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Virginia Woolf’s short story “A Haunted House” was published in 1985 and offers up an interesting take on the modern ghost story. Using a modernist take on the genre, Woolf turns the conventions of a ghost story on its head, and at times makes it difficult to even understand what is going on in the passage. Throughout the story, two ghosts are searching through their old home, looking for a lost “treasure” but without going into detail on what the treasure is.
The narrator, the inhabitant of the house the ghosts are in, doesn’t see the spirits, but feels their presence in the house.
The word “safe” is repeated numerous times throughout the story toward the ghosts, indicating that the treasure the couple is looking for is in fact inside this house somewhere. The couple is described as how they were before they died, stating that the woman died hundreds of years ago, and her husband left their home and traveled, not wanting to deal with the grief of his departed wife.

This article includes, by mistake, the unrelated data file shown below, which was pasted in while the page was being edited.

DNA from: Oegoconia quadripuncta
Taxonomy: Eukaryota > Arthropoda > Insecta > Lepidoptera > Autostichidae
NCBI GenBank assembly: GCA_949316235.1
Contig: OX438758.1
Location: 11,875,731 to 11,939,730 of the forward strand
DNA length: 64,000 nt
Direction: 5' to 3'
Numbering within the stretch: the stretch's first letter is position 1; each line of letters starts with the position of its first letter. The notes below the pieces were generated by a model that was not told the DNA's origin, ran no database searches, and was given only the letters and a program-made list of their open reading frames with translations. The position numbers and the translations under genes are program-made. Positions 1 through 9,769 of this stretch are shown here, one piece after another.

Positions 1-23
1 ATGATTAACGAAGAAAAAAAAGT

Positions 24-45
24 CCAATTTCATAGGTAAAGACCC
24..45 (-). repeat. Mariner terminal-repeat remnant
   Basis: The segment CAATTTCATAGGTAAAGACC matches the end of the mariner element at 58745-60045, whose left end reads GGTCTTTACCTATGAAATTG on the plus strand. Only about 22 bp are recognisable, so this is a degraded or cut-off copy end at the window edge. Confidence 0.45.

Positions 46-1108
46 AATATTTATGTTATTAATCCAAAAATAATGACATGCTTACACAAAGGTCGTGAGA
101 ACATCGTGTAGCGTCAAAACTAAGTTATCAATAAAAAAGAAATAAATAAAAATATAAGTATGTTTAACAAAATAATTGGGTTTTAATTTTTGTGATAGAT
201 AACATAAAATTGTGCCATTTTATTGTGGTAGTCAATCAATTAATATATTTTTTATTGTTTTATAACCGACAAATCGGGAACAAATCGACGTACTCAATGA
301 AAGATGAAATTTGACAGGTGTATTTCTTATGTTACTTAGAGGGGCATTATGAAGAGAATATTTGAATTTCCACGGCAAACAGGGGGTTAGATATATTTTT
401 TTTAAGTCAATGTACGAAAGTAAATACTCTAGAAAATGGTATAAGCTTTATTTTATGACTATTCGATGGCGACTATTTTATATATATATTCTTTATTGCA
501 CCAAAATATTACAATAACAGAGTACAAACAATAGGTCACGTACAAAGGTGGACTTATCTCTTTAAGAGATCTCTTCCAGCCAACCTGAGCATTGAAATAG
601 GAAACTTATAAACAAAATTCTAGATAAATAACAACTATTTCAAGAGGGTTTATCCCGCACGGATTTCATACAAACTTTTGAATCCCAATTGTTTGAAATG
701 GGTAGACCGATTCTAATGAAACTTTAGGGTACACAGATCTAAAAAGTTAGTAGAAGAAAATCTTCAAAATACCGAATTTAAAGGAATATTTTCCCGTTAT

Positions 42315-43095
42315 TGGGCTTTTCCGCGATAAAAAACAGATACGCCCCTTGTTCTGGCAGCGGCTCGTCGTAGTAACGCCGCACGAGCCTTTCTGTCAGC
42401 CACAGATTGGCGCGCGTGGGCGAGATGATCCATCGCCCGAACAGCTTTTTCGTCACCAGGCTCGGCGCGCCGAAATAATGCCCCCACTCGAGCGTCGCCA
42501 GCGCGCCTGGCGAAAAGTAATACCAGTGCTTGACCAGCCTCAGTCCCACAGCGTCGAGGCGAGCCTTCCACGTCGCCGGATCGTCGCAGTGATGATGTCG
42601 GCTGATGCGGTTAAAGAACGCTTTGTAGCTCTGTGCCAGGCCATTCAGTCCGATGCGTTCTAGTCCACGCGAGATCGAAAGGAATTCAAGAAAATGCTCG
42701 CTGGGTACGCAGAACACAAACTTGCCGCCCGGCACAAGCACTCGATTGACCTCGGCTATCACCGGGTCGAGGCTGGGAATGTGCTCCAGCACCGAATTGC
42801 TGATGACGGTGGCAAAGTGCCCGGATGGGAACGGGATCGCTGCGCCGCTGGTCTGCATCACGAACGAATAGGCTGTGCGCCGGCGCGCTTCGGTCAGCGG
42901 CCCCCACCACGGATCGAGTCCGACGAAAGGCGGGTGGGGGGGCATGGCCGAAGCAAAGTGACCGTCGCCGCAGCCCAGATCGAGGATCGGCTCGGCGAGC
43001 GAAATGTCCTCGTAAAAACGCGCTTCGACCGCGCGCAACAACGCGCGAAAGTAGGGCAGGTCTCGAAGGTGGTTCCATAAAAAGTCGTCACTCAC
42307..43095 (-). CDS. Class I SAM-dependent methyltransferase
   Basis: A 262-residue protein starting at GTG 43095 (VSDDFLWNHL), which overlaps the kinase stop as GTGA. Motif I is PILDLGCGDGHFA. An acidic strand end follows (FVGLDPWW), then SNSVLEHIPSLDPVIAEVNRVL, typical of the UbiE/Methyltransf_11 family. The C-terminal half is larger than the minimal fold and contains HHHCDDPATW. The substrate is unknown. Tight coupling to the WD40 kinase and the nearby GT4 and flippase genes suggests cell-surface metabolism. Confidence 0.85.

In the end of the story we discover that love, and more specifically, the “light in the heart” is the thing that the couple had been searching for, and realized that the thing that they had been searching for the whole time had actually been right in front of them the whole time.
This short story by Virginia Woolf does an excellent job of making the reader question what point of view they are experiencing, the ghosts or the resident of the house.
When Woolf writes, “Their light lifts the lids upon my eyes. “Safe! safe! safe!” the pulse of the house beats wildly. Waking, I cry “Oh, is this your buried treasure? The light in the heart.” she states that love was their buried treasure, long kept safe inside the house the ghosts had once inhabited. The love they shared being kept safe, and passed on toward the inhabitants of the house. Virginia Woolf’s style makes it easy for her to blend romance and ghost stories in a way that the reader almost won’t notice the connection. Woolf’s use of stream-of-consciousness acts as a vessel for connecting to the readers most inner emotions, and tugs at the heart strings in a way that makes the reader question what they read, and might make the reader even think about picking up the story again to take another glance at the deep emotion that Woolf conveys in under two pages of prose.
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